Porfirio Lobo “Wins” “Peaceful” Honduran Election, According to Exit Polls
Lobo Wins Peaceful Honduran Election, Exit Polls Show (Update3)
By Eric Sabo and Helen Murphy
Nov. 29 (Bloomberg) — Honduran cattle rancher Porfirio Lobo won the presidency as the Central American nation seeks to overcome a five-month political crisis and rebuild its economy, according to exit polls and preliminary results released by television and radio stations.
Lobo, a member of the National Party, had 55 percent of the votes, Radio America reported, citing results from about a quarter of polling stations. Tegucigalpa-based television station Channel 11 said Lobo, who campaigned on a pledge to attract foreign investment, may have 53 percent of the vote.
Honduras voted amid relative calm for a president to replace Manuel Zelaya, who was deposed by the military in June after the Supreme Court ruled his bid to change the constitution was illegal. Brazil, Argentina and Venezuela have said they won’t recognize the result, while Costa Rica, Panama and the U.S. said they may if the voting was transparent and fair.
“Lobo is going to need a lot of support,” said Michael Shifter, vice president of the Inter-American Dialogue, a Washington-based research group. “No matter how committed and talented he is as a president-elect, he’s going to need support of sectors in Honduras and of the international community.”
Lobo, 61, will need international backing to mend Honduras’s economy, which was hobbled by as much as $200 million in lost investment since Zelaya’s overthrow, according to Jesus Canahuati, vice president of the Business Council of Latin America in Honduras. The country also lost more than $200 million in frozen international aid and loans.
Zelaya, an ally of Venezuelan President Hugo Chavez, said the election was a “fraud” after calling for a boycott. Congress will vote Dec. 2 on whether to allow him to return to office and finish his term before Lobo takes over Jan. 27.
Zelaya pledged to fight until “toppling the dictatorship,” in an interview tonight with Telesur television network.
Official results from the electoral tribunal weren’t yet available on its Web site.
Known to his supporters as “Pepe,” Lobo was a youth leader in the National Party before earning a business degree at the University of Miami. Lobo has said he wants to offer “clear rules for investment,” and has pledged to propose a law to protect investors, cut crime and use government resources to train Hondurans for factory jobs.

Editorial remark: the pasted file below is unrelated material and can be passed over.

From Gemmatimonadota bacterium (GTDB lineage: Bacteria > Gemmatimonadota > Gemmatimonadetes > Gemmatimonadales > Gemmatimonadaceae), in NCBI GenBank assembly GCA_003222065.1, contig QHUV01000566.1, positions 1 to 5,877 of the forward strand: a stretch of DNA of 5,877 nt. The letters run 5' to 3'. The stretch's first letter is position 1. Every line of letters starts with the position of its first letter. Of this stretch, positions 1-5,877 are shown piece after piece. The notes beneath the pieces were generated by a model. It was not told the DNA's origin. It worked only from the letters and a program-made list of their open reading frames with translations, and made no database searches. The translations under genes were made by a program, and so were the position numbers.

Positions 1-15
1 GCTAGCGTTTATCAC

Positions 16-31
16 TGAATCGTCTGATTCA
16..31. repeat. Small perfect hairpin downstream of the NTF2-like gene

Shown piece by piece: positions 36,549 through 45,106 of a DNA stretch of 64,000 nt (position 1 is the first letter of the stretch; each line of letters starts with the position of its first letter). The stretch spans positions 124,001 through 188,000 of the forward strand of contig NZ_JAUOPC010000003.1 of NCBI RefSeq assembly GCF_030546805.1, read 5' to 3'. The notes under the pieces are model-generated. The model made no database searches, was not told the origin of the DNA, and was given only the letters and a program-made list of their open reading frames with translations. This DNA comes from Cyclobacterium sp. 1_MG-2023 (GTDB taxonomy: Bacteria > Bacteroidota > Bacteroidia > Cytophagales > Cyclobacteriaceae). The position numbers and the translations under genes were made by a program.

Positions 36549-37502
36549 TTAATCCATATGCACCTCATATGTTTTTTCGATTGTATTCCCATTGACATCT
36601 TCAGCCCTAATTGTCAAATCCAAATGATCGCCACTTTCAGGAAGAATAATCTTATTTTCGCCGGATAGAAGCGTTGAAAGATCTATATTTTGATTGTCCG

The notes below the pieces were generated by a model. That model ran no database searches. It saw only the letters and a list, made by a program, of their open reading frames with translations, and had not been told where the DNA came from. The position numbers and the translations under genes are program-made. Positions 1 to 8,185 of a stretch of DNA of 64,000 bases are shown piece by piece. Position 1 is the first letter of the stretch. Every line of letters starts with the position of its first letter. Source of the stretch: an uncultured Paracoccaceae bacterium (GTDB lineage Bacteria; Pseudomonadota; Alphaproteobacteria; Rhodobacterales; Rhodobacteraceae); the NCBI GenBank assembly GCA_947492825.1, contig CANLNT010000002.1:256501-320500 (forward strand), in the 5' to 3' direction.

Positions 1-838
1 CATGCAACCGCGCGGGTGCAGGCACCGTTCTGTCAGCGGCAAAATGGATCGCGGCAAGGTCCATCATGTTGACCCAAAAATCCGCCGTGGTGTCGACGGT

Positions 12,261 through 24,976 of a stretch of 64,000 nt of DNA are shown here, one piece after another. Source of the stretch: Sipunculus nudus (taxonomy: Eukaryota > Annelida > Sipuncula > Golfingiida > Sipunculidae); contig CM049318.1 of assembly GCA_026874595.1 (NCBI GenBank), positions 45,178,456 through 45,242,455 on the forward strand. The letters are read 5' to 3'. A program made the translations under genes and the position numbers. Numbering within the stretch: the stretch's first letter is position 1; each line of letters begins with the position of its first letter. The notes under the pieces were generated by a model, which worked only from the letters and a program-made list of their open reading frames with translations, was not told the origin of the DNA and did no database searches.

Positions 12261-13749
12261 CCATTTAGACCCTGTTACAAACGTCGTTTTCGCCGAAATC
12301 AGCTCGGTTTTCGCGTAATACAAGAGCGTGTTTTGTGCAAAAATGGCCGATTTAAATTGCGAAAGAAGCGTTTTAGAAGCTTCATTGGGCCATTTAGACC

‘Don’t be Afraid’
“Don’t be afraid,” Lobo told investors in an Oct. 19 speech. “I’ll guarantee your investments, but with dignified wages for my people. We have to expand investment all throughout the country.
Voting today was mostly calm, with few incidents of violence, said national police spokesman Danilo Orellano.
Aguada Aurualla, 74, a retired school teacher, said she cast her ballot for “democracy” and wasn’t fearful of protests.
“I’ve voted all my life, I’m not stopping now,” she said as two armed soldiers stood watch at a polling station in Colonia Miraflores, a hilly suburb in Tegucigalpa.
Honduras has suffered five months of occasional curfews and sometimes violent clashes between Zelaya supporters and backers of acting President Roberto Micheletti. At least four people have been killed in fighting between authorities and protesters since Zelaya’s ouster, according to Human Rights Watch.
“Some really nasty characters that overthrew a legitimate president are getting away with it,” said Kevin Casas-Zamora, Senior Latin America Fellow at Brookings Institution. Still, “the key relationship that Honduras has to nurture and protect is with the U.S. As long as the U.S. is on board, they’re fine.”
The U.S. shift toward backing the election will create a “domino” effect in the region, with other countries slowly accepting the ballot, said Casas-Zamora.
“These elections ought to be seen as the vehicle for getting through this political impasse,” said Peter DeShazo, Director of the Americas Program at the Center for Strategic and International Studies in Washington. “The political solution helps pave the way to a better economic environment.”
Congress named Micheletti president June 28 after soldiers removed Zelaya at gunpoint and sent him into exile.
Zelaya, whose removal was condemned by the United Nations and the Organization of American States, has been living in the Brazilian Embassy in Tegucigalpa since September, when he snuck into Honduras, sometimes hiding in the trunk of a car.
“The average Honduran doesn’t care one way or the other about the coup, it was a battle of political elites,” said Heather Berkman, a political risk analyst at the Eurasia Group in New York. “They do care however about the economic crisis and the damage that has done.”